If it is mid-September, it is peak hurricane season and the climate-alarmist community anxiously awaits the first really good hurricane to strike the American mainland.
Hurricane Gordon was something of a disappointment to the proponents of catastrophic man-made warming since it was downgraded to a tropical storm before coming ashore on the Mississippi-Alabama border the first week of September. True enough, it brought with it rain and flooding, but not the devastation needed to portray an unusual and unprecedented weather event that was caused and strengthened by CO2-driven warming.
No, the Ayatollahs of Alarmism need a couple of major storms, or better yet three or four, to make landfall in order for them to convince people that events like this never happened with this severity or in this number before we caused temperatures to rise by burning fossil fuels and adding that malicious molecule CO2.
With Hurricane Florence bearing down on the eastern seaboard of the United States, opinion pieces have likely already been written by advocates of anthropogenic warming with only the details needing to be filled in when the storm actually hits. Those will state with fervent conviction that the damage and deaths were caused by or enhanced by human actions. The first media reports of impending doom came five days ahead of landfall, with predictions “by some experts as having the potential to be one of the worst natural disasters ever seen in the United States.”
Global warming enthusiasts contend that our warming oceans will lead to an increase in both the number and power of hurricanes. The connection between warming and hurricane activity is superficially plausible — a seemingly reasonable prediction that warming oceans would fuel more and perhaps more intense storms. The facts, however, say otherwise.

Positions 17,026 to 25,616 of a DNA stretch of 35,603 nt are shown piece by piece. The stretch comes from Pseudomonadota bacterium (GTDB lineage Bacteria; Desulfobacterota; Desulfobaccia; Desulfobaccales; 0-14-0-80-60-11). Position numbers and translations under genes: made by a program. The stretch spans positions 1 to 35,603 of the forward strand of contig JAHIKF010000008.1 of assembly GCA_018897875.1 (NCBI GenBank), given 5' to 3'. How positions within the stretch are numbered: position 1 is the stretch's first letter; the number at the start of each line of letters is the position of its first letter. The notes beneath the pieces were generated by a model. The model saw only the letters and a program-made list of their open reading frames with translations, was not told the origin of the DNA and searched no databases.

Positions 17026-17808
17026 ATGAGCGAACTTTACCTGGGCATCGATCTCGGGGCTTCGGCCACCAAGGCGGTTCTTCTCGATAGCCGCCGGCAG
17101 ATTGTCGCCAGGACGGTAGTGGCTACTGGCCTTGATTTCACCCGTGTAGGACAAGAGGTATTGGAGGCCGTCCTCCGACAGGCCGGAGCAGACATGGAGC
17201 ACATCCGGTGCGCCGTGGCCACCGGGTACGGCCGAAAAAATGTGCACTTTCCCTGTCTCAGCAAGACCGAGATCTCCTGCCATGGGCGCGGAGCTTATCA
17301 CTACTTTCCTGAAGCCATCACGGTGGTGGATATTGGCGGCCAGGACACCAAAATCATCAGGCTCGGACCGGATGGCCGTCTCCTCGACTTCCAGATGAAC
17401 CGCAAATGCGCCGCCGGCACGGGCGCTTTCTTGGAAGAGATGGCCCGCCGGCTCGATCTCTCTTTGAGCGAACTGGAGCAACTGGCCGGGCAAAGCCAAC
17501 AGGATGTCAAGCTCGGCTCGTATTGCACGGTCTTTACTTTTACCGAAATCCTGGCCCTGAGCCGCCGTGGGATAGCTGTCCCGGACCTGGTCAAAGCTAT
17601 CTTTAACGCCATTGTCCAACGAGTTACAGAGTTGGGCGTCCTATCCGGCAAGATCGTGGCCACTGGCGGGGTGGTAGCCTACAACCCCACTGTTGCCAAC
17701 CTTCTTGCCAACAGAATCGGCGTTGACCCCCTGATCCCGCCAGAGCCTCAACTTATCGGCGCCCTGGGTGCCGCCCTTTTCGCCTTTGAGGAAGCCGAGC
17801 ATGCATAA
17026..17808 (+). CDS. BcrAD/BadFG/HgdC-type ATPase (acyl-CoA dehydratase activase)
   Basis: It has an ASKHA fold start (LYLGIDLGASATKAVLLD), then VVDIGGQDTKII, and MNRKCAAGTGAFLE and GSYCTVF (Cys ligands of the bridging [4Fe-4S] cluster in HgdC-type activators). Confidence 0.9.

Inconveniently for the promoters of Thermageddon, both the long-term data going back hundreds of years and more recent data from the last several decades reveal that there has been no increase in frequency of tropical storms or hurricanes. In fact, there is a strong case that hurricane frequency has been in slight decline despite warming temperatures and increasing CO2.
The evidence is so persuasive that the reliably alarmist Intergovernmental Panel on Climate Change (IPCC) agrees that there is no evidence supporting linkage between these storm events and warming. In fact, the IPCC’s latest report stated “…projections under 21st century greenhouse warming indicate that it is likely that the global frequency of tropical cyclones will either decrease or remain essentially unchanged…”
Data from the National Oceanic & Atmospheric Administration, dating back to 1880, provides clear proof that both the total number of hurricanes and those making landfall have been in a significant long-term decline. Backstopping this are compelling charts from noted hurricane expert Dr. Ryan Maue for the number of tropical storms and hurricanes (cyclones) worldwide showing a clear decrease in both over the last 40 years.
So what are supporters of man-made global warming to do when they just can’t get the data to cooperate with their preconceived notions? Promote the idea that, while maybe the number won’t increase, then intensity will.
Christopher Landsea, a meteorologist for NOAA’s National Hurricane Center, has quantified what a warming-driven increase in the intensity of major hurricanes may mean. His work indicates that the warming over the last several decades translates into an increase in intensity of about one percent. For a Category 5 hurricane like Katrina, the wind speed would increase by 1 to 2 miles per hour (mph). I am not sure about you, but if I were in New Orleans when Katrina hit, I don’t think that I could differentiate between 119 mph and 120 mph.
Rest easy and be assured that, no matter what happens with Florence and the remainder of the 2018 hurricane season, you will not be to blame, it will be Mother Nature unleashing her fury just as she has for many millions of years.